Alan Moore interview

T

Truth

Guest
"Not being personally familiar with online discussions I’m clearly taking a shot in the dark here, but is there something about the nature of internet discourse that encourages this actually reckless sense of impunity in persons who might otherwise be reluctant regarding more immediate and direct confrontations? As I say, this is only a guess."

Very long. You may find it relevant to your interests. Or not.
 

Johnny Barleycorn

Well-Known Member
I like Moore a lot, although I do think he’s as mad as a balloon.

His work, from Miracleman on, still influences comics and the movies that are now so ridiculously popular. Without Miracleman there would have been no Frank Miller Dark Knight Returns or Tim Burton’s Batman, and those characters would still perhaps be in the public consciousness the province of the Adam West style camp of the 60s TV Show.

The only thing I do have reservations about is how much Moore has unintentionally contributed to the demise of the comics industry in that time. Lesser talents tried to emulate his hyper-realistic style and since the eighties the decline in sales has been inexorable. As fun as it is to see those characters up on the screen they belong on the printed page. I watch a two hundred million dollar Marvel movie and think how much more exciting it was with Kirby and Ditko and Buscema et al doing the imagining.

As an aside the critical acclaim for the latest Mister Miracle relaunch prompted me to buy a TPB of the 70s Kirby original which I have vague memories of buying an issue of on holiday in Tenby as a kid. I hated it then, but I’m in love with it now. It’s a glorious thing.
 

Peterb

Well-Known Member
I like Moore a lot, although I do think he’s as mad as a balloon.

His work, from Miracleman on, still influences comics and the movies that are now so ridiculously popular. Without Miracleman there would have been no Frank Miller Dark Knight Returns or Tim Burton’s Batman, and those characters would still perhaps be in the public consciousness the province of the Adam West style camp of the 60s TV Show.

The only thing I do have reservations about is how much Moore has unintentionally contributed to the demise of the comics industry in that time. Lesser talents tried to emulate his hyper-realistic style and since the eighties the decline in sales has been inexorable. As fun as it is to see those characters up on the screen they belong on the printed page. I watch a two hundred million dollar Marvel movie and think how much more exciting it was with Kirby and Ditko and Buscema et al doing the imagining.

As an aside the critical acclaim for the latest Mister Miracle relaunch prompted me to buy a TPB of the 70s Kirby original which I have vague memories of buying an issue of on holiday in Tenby as a kid. I hated it then, but I’m in love with it now. It’s a glorious thing.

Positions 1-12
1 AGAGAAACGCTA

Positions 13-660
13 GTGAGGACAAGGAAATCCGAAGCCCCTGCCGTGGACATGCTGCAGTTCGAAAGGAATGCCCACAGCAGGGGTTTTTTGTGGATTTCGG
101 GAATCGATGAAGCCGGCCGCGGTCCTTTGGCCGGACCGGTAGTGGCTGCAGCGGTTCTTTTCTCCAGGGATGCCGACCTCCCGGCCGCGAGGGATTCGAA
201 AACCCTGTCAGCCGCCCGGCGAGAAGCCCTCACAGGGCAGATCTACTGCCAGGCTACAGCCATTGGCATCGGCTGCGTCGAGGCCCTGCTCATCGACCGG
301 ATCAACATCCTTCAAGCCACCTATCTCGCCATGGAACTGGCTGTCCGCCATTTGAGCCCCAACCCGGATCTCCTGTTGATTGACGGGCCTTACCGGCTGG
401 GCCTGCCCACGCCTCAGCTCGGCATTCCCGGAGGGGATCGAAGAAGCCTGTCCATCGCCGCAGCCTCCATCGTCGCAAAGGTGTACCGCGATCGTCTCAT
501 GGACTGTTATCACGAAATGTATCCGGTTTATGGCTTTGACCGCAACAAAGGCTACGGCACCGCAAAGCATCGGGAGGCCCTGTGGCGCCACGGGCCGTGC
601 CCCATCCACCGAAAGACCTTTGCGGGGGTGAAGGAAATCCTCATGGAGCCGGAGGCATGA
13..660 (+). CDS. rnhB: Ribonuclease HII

Johnny, you cannot blame Alan Moore for the demise of the comic industry.
He was a major part of its revival in the 80's!
 
A

Anonymous

Guest
That’s a ridiculous idea that people trying to copy Moore is what lead to a sales decline. For example Morrison wrote an amazing successful Superman run. The problem with marvel and dc is that the characters are just tired and can’t be relaunched a bajillion Times without people opting out. There’s also just a bunch more things for a kid to do with there time like video games. All this said said people have made excellent runs on super hero characters lately like brubakers captain America and Millars ultimates which became he basis and influence for several of the movies not to mention things like kick ass and her majesty’s secret service on the non super hero side of things. Mostly the idea of super hero’s is just about all played out and things like vertigo, which just turned twenty five, stepped in with sandman Lucifer and swamp thing hellblazer etc and took maturing readers away from typical mainstream comics into a bunch of fractured imprints and titles
 

g23

Always crashing in the same car
I like Moore a lot, although I do think he’s as mad as a balloon.
Don't you mean Baboon?
MandriMoore.jpg


EDIT: And I kind of do, but really don't want to see what his butt looks like below the cut off point for this photo.
 
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Johnny Barleycorn

Well-Known Member
That’s a ridiculous idea that people trying to copy Moore is what lead to a sales decline. For example Morrison wrote an amazing successful Superman run. The problem with marvel and dc is that the characters are just tired and can’t be relaunched a bajillion Times without people opting out. There’s also just a bunch more things for a kid to do with there time like video games. All this said said people have made excellent runs on super hero characters lately like brubakers captain America and Millars ultimates which became he basis and influence for several of the movies not to mention things like kick ass and her majesty’s secret service on the non super hero side of things. Mostly the idea of super hero’s is just about all played out and things like vertigo, which just turned twenty five, stepped in with sandman Lucifer and swamp thing hellblazer etc and took maturing readers away from typical mainstream comics into a bunch of fractured imprints and titles
Doesn’t saying there are certain runs which have been successful in the last twenty years or so sort of prove my point? From FF#1 to until about 1980 Marvel as an entire company we’re on a run across numerous titles. Since then we have to point to events and this artificial concept of “runs” on titles. I’ve even heard Lee & Kirby’s first hundred issues of the FF described as a run. It wasn’t at the time. It was just great.